By Anthony Harrup

MEXICO CITY--The Bank of Mexico on Wednesday lowered its estimate for economic growth in 2017, citing risks that the incoming administration of U.S. President-elect Donald Trump could affect trade and investment between Mexico and the U.S.

In its quarterly inflation report, the central bank said it expects gross domestic product to expand between 1.5% and 2.5% next year, down from its previous forecast of 2%-3%.

Downside risks to growth include the possibility of the new U.S. administration adopting measures that obstruct the functioning of shared production chains between Mexico and the U.S., the bank said. Continued volatility in international markets that could restrict financing and foreign investment, and a deterioration of business and consumer confidence could also affect growth.

The bank noted uncertainty as to what the eventual U.S. position will be regarding relations with Mexico.

Its estimate for growth in 2016 was little changed at 1.8% to 2.3%, and it is forecasting growth of 2.2% to 3.2% in 2018. The National Statistics Institute said earlier Wednesday that the economy expanded 2.3% in the first nine months of this year, compared with the same period of 2015.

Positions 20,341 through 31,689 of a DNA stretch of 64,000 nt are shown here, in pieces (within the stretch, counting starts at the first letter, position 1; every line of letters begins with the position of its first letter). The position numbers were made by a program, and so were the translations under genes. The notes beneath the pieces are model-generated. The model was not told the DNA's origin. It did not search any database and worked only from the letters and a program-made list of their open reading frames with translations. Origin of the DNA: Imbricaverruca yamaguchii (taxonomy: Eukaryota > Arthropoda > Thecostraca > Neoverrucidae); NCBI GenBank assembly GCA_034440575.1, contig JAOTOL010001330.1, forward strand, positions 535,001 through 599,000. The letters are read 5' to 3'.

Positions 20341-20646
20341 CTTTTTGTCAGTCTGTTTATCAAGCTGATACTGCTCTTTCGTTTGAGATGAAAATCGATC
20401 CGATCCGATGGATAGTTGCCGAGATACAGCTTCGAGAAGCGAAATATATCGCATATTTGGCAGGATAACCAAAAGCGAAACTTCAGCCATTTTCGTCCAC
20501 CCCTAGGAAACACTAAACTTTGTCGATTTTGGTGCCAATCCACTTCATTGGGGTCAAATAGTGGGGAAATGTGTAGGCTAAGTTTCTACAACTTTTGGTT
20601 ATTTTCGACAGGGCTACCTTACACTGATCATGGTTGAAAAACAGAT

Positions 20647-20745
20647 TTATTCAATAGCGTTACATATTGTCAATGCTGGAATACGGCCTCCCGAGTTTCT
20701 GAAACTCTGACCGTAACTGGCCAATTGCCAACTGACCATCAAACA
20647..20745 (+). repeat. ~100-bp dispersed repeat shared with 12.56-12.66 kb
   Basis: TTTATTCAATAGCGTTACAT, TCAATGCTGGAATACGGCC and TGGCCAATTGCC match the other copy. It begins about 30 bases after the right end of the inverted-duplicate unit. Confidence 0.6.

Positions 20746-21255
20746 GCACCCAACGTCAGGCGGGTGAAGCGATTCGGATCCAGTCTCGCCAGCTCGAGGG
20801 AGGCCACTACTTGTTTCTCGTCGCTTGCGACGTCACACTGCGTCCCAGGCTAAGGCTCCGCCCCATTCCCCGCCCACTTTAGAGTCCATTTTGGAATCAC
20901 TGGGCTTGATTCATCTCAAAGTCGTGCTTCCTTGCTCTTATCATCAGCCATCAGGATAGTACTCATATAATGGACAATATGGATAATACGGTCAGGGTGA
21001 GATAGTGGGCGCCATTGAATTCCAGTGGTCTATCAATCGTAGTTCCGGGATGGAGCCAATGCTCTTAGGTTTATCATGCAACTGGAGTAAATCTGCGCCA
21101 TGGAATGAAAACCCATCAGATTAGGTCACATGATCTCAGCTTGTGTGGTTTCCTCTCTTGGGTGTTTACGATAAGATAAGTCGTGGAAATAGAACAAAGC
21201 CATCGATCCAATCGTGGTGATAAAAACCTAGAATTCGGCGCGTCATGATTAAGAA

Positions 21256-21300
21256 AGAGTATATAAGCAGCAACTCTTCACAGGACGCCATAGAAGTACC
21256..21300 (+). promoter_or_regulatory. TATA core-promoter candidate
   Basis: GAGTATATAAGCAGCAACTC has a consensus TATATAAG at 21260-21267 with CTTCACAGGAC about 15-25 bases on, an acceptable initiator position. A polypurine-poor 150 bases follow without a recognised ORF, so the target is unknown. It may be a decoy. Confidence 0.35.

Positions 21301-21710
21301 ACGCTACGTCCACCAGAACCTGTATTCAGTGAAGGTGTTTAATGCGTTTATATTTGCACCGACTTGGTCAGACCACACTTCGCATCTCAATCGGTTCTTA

The central bank has raised interest rates by two percentage points this year in response to a weaker peso and the risk it poses for inflation, which the bank now expects to be above its 3% target in 2017 but within the 2%-4% target range.

On Nov. 17, the central bank raised its overnight interest rate target to 5.25% from 4.75% after the election of Donald Trump sent the peso to new lows against the dollar amid investor concerns about the possible impact on trade and investment.

Write to Anthony Harrup at anthony.harrup@wsj.com

(END) Dow Jones Newswires

November 23, 2016 14:11 ET (19:11 GMT)

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